So please Prime Minister, leave Westminster for a few hours a week and truly strive to govern for all of us.
Rev’d Mike Walsh
The United Reformed Church
Source – Welfare Weekly, 13 May 2015
Margaret Thatcher was privately warned to break off relations with a shadowy adviser who claimed to have masterminded the defeat of the miners’ strike, according to newly released government papers.
Files released by the National Archives at Kew, west London, show officials feared David Hart – a wealthy Old Etonian property developer – was exploiting his links with No 10 for his own ends.
They warned that unless the Prime Minister severed her links with him, he would end up causing her “grave embarrassment“.
The flamboyant Mr Hart had managed to ingratiate himself with Mrs Thatcher with his enthusiasm for her free market policies, offering informal advice on a range of issues, but it was during the miners’ strike, which began in 1984, that he came into his own.
From his suite at Claridges, he established himself as a go-between between Mrs Thatcher and National Coal Board chairman Ian MacGregor while making regular forays to the coalfields in support of the working miners in his chauffeur-driven Mercedes.
He was said to have bankrolled the breakaway Union of Democratic Mineworkers and organised the legal action by working miners which led to the strike by Arthur Scargill‘s National Union of Mineworkers strike being ruled illegal.
He later boasted that Mrs Thatcher came to rely on him completely, claiming: “It got to the point where she really let me run it.”
While the true extent of his influence has been questioned, the files show that by the time the strike was drawing to a close in 1985 there was mounting concern in Downing Street about his activities.
In February 1985 Mrs Thatcher’s political secretary Stephen Sherbourne wrote to warn her that while Mr Hart had proved “useful” in the past, he had begun to pursue his own agenda, briefing against ministers like Energy Secretary Peter Walker.
“For example, while professing total loyalty to you, he has not shrunk from denigrating Peter Walker’s activities even though the latter was carrying out the line agreed with you and ministers.
He said that Mr Hart had even sought to interpose himself as an intermediary with the White House in discussions over Ronald Reagan‘s “Star Wars” strategic defence initiative, and warned that he may try to interfere in Northern Ireland as well.
“So long as he feels he can telephone me regularly on whatever issue, so long will there be a risk of grave embarrassment to you,” he wrote.
“I think therefore we must consider how we sever the link with DH in a way which is clear to him but does not unduly offend him.”
In the event the link was abruptedly broken not long afterwards when a misjudged attempt by Mr Hart to lobby the Americans on behalf of a British defence supplier resulted in the contract they were seeking being awarded to the French.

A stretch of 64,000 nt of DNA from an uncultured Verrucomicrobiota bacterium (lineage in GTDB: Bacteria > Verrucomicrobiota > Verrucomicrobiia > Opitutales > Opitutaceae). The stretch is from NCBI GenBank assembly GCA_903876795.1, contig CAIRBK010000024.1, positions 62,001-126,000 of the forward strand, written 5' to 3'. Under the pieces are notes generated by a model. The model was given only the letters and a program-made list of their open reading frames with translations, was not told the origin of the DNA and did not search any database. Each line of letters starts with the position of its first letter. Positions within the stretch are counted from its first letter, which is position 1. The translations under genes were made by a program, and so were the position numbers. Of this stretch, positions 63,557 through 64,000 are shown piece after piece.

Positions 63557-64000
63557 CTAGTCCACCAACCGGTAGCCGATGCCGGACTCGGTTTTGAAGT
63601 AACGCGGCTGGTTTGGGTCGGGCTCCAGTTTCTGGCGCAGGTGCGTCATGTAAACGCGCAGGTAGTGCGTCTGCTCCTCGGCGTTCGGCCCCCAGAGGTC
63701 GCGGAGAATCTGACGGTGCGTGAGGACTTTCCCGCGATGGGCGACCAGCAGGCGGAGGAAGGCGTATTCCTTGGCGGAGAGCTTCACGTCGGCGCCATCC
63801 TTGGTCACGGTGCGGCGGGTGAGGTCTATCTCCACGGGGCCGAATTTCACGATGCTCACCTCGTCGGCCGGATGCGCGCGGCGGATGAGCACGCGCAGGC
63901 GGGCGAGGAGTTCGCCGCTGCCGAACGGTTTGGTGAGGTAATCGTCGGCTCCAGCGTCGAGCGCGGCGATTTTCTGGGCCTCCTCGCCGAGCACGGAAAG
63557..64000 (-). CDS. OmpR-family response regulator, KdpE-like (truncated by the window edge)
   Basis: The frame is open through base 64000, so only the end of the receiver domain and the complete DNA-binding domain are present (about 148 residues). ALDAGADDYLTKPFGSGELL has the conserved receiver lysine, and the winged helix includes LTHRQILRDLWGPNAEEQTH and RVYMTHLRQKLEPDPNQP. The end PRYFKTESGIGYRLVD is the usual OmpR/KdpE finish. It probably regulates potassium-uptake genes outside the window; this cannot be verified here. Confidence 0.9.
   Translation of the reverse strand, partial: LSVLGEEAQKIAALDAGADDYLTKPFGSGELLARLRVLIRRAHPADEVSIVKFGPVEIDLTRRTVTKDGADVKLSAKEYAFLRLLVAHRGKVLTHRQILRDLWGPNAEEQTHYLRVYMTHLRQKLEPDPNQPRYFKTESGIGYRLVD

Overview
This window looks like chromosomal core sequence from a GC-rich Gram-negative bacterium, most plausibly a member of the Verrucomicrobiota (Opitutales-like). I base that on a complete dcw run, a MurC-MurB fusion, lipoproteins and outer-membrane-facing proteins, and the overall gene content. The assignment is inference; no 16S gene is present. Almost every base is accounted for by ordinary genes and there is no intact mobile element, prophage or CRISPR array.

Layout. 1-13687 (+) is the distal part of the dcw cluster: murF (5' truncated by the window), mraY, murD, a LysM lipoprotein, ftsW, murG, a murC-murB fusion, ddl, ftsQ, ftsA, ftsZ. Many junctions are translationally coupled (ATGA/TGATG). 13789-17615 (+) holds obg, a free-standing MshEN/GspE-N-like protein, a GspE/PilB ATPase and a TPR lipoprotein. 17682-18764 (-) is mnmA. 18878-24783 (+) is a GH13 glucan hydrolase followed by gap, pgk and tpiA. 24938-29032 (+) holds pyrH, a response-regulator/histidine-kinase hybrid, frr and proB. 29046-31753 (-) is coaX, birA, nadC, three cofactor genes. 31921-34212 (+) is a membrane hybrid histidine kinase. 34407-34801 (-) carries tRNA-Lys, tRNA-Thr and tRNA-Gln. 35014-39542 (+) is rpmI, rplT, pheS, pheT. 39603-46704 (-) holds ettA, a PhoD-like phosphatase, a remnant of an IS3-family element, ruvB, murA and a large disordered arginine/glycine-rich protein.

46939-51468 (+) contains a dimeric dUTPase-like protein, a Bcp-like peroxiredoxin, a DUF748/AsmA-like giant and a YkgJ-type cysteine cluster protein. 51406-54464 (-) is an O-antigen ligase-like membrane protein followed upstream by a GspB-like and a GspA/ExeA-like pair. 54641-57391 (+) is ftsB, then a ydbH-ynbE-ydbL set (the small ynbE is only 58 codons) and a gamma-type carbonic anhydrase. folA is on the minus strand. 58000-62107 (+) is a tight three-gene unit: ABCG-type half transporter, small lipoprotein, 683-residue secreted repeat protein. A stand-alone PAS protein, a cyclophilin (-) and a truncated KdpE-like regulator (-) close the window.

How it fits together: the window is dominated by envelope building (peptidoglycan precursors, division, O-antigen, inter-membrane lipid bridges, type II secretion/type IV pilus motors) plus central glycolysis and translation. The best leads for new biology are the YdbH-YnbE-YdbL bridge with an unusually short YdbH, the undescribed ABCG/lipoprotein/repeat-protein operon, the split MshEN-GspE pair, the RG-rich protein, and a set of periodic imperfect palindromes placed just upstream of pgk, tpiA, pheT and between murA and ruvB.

He nevertheless re-emerged in the 1990s as an adviser to Conservative defence secretaries Malcolm Rifkind and Michael Portillo.
Source – Durham Times, 30 Dec 2014
Depending on who they were, Ministers in David Cameron’s Government were either celebrating promotions or mourning the end of their political career after being invited in to Downing Street to hear their fate in today’s re-shuffle.
With a ruling Coalition that has only four North East MPs – all on them on the backbenches – any re-shuffle is not likely to have an obvious immediate impact on the region.
Yet Mr Cameron’s various moves on the chessboard, widely seen as part of his strategy to try and win the next election, will have been followed by many in the region.
It is a fair bet that many a champagne cork will have been popping in school staffrooms at the re-shuffle’s largest casualty, the Education Secretary Michael Gove.
Being unpopular with teachers is almost a job requirement for Education Secretary, but Mr Gove seems to gone above and beyond that brief, not least with teachers in part of the North East after he attacked schools in County Durham with the slightly odd comment that “when you go into those schools, you can smell the sense of defeatism.”
The re-shuffle effectively saw Mr Gove sacked from his Education job. Instead he will become Chief Whip, responsible for imposing discipline on Conservative MPs, and will represent the Government on television, according to the Prime Minister’s official spokesman – which led to him being dubbed “Minister for TV” at Westminster.
Although Mr Gove is popular with sections of his party, and hailed as a hero by supporters of his school reforms, his departure from the education brief is likely to please some North East teachers and heads.
The new Education Secretary is Nicky Morgan, who became in MP in 2010 and was previously a Treasury Minister. After making it into the Commons in 2010 at the second attempt, the former corporate lawyer was quickly earmarked by Mr Cameron as a potential star and was made a ministerial aide within months, a whip in 2012 and a junior Treasury minister last October.
Source – Newcastle Journal, 15 July 2015
Unite Union Press Release:
Migrant domestic workers will be gathering at Old Palace Yard, Westminster this Sunday (15 June) to demonstrate against the government’s changes to the domestic workers visa.
Despite strong opposition from many individuals, organisations, charities and unions, the government, in April 2012, abolished the rights of domestic workers to change employer once they are in the UK.
Under the Tied Domestic Worker visa, implemented by this government, domestic workers entering the UK have become modern slaves.